The Altruistic Species reinvigorates the debate over the prevalence of selfless motivation in human behavior—whether it is a rare or ubiquitous phenomenon—something considered exceptional or a capacity that members of any community could potentially develop. This noteworthy interdisciplinary examination of altruism balances science, virtue theory, and theology. It is ideal for ethics, human behavior, and evolutionary biology courses as an educational resource for other multidisciplinary studies and interested lay readers.
Populists on both sides of the political aisle routinely announce that the American Dream is dead. According to them, the game has been rigged by elites, workers can’t get ahead, wages have been stagnant for decades, and the middle class is dying.
Michael R. Strain, director of economic policy studies at the American Enterprise Institute, disputes this rhetoric as wrong and dangerous. In this succinctly argued volume, he shows that, on measures of economic opportunity and quality of life, there has never been a better time to be alive in America. He backs his argument with overwhelming—and underreported—data to show how the facts favor realistic optimism.
He warns, however, that the false prophets of populism pose a serious danger to our current and future prosperity. Their policies would leave workers worse off. And their erroneous claim that the American Dream is dead could discourage people from taking advantage of real opportunities to better their lives. If enough people start to believe the Dream is dead, they could, in effect, kill it. To prevent this self-fulfilling prophecy, Strain’s book is urgent reading for anyone feeling the pull of the populists.
E. J. Dionne and Henry Olsen provide spirited responses to Strain’s argument.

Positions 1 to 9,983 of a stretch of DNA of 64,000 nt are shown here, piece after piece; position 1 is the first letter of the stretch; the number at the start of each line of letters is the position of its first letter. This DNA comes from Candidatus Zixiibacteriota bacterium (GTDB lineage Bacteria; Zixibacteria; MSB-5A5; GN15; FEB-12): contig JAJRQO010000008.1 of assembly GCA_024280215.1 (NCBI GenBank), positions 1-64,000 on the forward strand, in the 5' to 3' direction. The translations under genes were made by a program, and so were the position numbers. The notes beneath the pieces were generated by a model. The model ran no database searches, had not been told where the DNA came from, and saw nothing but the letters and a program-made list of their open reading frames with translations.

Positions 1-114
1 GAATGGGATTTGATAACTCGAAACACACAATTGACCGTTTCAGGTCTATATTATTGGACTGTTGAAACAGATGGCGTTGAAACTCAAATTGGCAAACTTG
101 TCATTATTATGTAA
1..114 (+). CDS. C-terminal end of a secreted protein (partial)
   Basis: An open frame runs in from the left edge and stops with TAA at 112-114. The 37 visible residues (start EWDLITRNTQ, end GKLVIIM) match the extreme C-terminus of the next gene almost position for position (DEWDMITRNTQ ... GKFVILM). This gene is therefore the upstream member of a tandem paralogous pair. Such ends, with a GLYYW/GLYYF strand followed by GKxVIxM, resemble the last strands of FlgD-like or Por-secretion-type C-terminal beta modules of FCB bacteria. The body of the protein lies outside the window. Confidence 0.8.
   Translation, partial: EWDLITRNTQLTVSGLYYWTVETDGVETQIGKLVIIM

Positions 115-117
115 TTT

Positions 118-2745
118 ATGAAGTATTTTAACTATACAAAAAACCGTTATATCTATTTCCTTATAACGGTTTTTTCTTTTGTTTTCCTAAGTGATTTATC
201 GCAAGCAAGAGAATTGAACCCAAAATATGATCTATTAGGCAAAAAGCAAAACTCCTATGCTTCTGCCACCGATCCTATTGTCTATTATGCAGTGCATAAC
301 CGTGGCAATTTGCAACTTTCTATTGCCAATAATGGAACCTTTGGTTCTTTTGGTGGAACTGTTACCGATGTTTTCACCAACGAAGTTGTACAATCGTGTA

A few years ago, a debate between atheists and religious believers spilled out from the halls of academia and the pews of America’s churches and into the public spotlight. A crop of atheist manifestos led the charge, surmounting and holding the tops of the nonfiction bestseller lists. This debate brought on an outpouring of religious rebuttals as both sides exchanged spirited volleys, accusations were leveled; myths, stereotypes, and strawmen arguments were perpetuated; and bitter hostility filled the air. Today many of these misconceptions and myths linger on, along with the generally acrimonious spirit of the debate.
In America’s Blessings, distinguished researcher Rodney Stark seeks to clear the air of this hostility and debunk many of the debate’s most widely perpetuated misconceptions by drawing from an expansive pool of sociological findings. Stark rises above the fray and focuses exclusively on facts by examining the measurable effects of religious faith and practice on American society. His results may surprise many atheists and believers alike.
Starting with a historical overview, Stark traces America’s religious roots from the country’s founding to the present day, showing that religiosity in America has never been consistent, static, or monolithic. Interestingly, he finds that religious practice is now more prevalent than ever in America, despite any claims to the contrary. From here, Stark devotes whole chapters to unpacking the latest research on how religion affects the different facets of modern American life, including crime, family life, sexuality, mental and physical health, sophistication, charity, and overall prosperity. The cumulative effect is that when translated into comparisons with western European nations, the United States comes out on top again and again. Thanks in no small part to America’s rich religious culture, the nation has far lower crime rates, much higher levels of charitable giving, better health, stronger marriages, and less suicide, to note only a few of the benefits.
In the final chapter, Stark assesses the financial impact of these religious realities. It turns out that belief benefits the American economy—and all 300 million citizens, believers, and nonbelievers alike—by a conservative estimate of $2.6 trillion a year. Despite the atheist outcry against religion, the remarkable conclusion is clear: all Americans, from the most religious among us to our secular neighbors, really ought to count our blessings.